A suitable axial bore 111 is disposed through the split collar ring 98 and appropriately aligned to correspond with the axial blind bore 34 disposed in the barrel assembly 12. A release pin 109 having an enlarged head 110 and an intermediary reduced diameter portion 114 is disposed in the axial bore 111 and secured by a pin 118 press fitted into a transverse communicating bore against the bias of spring 46 and allows the handle assembly to be pivotably rotated about the dowel pin 123. Conversely, release of the release pin 109 moves the locking pin rearwardly into virtual locking contact therewithin the bore 1 1 1.

The operation of the projectile launcher baton 10 will now be described starting from the orientation of the split collar ring 98 being in the open position. In this position it will be noted that a capability exists for inserting a projectile cartridge into the receiver end of the barrel 16. After the receiver is loaded, the handle assembly 14 is pivotally rotated in relation to the barrel assembly 12 by means of the split collar ring 98 and the dowel pin 123.

In the closed position it will be noted that a chamber housing is formed around the projectile comprised of the receiver end of the barrel 16 and the breech member 76 of the handle assembly 14. Further, the various corresponding ridges and grooves previously described are respectively engaged therein. The locking pin 38 is now aligned with the locking pin bore 111 and pressed against the release pin 1 10, by the bias of spring 46, to lock the receiver and breech 76, while simultaneously aligning the primer cap with the firing pin hole 80. The safety ring 94 is then rotated to a position, as illustrated in FIG. 2, which allows the operating knob to freely pass through the safety ring clip 94. To fire the baton 10, the operating knob is transversely unseated from the notch 62 which permits the plunger 64 to be driven forward under influence of the spring 68. The firing pin 66 then strikes the primer which beings the projectile launch sequence. After the projectile is launched, the safety ring 94 is then rotated to assume the safe position. The release pin 109 is pressed forward which moves the locking pin 38 rearwardly until the release pin 109 and locking pin 38 are in such a position so as to allow the handle assembly 14 and the barrel assembly 12 to pivot on the dowel pin 123. When the assemblies are completely pivoted, the spent cartridge is removed from the receiver.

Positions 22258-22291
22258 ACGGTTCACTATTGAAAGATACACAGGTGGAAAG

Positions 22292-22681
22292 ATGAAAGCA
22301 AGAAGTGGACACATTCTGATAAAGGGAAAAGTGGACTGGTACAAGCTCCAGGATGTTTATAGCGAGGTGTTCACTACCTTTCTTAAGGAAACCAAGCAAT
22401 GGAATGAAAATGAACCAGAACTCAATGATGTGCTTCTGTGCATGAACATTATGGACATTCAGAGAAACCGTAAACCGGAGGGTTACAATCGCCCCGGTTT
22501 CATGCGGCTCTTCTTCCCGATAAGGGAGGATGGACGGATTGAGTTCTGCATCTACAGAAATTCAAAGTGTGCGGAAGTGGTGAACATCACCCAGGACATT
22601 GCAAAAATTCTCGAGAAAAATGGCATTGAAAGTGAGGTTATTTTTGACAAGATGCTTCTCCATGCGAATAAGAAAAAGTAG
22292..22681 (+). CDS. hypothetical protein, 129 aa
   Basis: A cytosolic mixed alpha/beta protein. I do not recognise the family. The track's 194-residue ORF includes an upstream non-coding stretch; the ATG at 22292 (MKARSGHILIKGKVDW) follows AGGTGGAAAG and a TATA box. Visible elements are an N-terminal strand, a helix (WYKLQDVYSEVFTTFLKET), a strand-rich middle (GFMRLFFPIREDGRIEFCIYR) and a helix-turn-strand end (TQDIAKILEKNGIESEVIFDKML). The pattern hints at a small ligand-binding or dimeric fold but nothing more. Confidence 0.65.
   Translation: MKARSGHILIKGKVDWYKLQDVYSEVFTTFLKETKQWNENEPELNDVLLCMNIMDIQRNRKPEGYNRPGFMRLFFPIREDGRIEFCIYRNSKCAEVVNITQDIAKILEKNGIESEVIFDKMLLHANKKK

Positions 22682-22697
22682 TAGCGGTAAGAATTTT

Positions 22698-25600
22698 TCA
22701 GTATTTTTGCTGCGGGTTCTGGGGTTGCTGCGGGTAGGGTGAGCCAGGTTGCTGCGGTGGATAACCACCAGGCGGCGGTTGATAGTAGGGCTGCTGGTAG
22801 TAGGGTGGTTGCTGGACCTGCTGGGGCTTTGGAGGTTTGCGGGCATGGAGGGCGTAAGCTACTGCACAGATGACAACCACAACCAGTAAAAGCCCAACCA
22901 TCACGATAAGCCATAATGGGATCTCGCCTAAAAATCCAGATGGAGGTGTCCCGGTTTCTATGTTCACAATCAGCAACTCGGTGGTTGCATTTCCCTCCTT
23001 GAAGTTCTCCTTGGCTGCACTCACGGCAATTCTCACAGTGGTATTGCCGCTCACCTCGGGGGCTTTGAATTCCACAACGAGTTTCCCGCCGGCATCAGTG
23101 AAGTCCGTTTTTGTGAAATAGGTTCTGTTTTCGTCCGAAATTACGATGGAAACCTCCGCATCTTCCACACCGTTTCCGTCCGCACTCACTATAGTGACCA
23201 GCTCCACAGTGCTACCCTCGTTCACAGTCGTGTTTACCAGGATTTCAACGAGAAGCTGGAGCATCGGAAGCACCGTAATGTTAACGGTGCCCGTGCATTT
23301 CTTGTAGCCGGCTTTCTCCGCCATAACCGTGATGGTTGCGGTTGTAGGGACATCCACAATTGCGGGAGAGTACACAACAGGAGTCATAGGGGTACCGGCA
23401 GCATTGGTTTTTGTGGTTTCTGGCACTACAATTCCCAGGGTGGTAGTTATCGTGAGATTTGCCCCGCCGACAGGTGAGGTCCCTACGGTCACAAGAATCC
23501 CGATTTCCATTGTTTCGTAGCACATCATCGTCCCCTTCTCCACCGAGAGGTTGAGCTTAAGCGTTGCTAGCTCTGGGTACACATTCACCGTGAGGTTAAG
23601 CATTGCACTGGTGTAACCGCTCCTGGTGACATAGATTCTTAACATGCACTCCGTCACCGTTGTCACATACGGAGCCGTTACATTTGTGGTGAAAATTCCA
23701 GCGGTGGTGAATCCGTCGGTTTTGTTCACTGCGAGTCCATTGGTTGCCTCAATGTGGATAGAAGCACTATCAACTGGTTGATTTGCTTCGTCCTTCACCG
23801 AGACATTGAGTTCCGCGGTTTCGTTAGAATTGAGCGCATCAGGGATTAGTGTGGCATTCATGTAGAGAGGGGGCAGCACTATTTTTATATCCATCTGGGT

While it will be apparent that the embodiments illustrated herein are calculated to fulfill the objects above stated, it will be appreciated that the present invention is susceptible to modification, variation and change without departing from the scope of the invention.

What is claimed is:

1. A projectile launcher baton which comprises:

a split collar ring including first and second members pivotably connected at one end and forming laterally opposite sides thereof, said ring having a circumferentially extending groove formed in an inner peripheral surface; a barrel having a cartridge receiver portion disposed at one end and connected to one of said members; said barrel including a complementary surface located in said groove; a handle assembly having a breech disposed at one end and connected to the other of said members; said assembly also including a complementary surface located in said groove; and actuating means adapted for detonating a primer of a cartridge disposed in said receiver portion.

2. The projectile launcher baton as set forth in claim 1 which further comprises: first means for locking said ship; and second means for releasing said first locking means.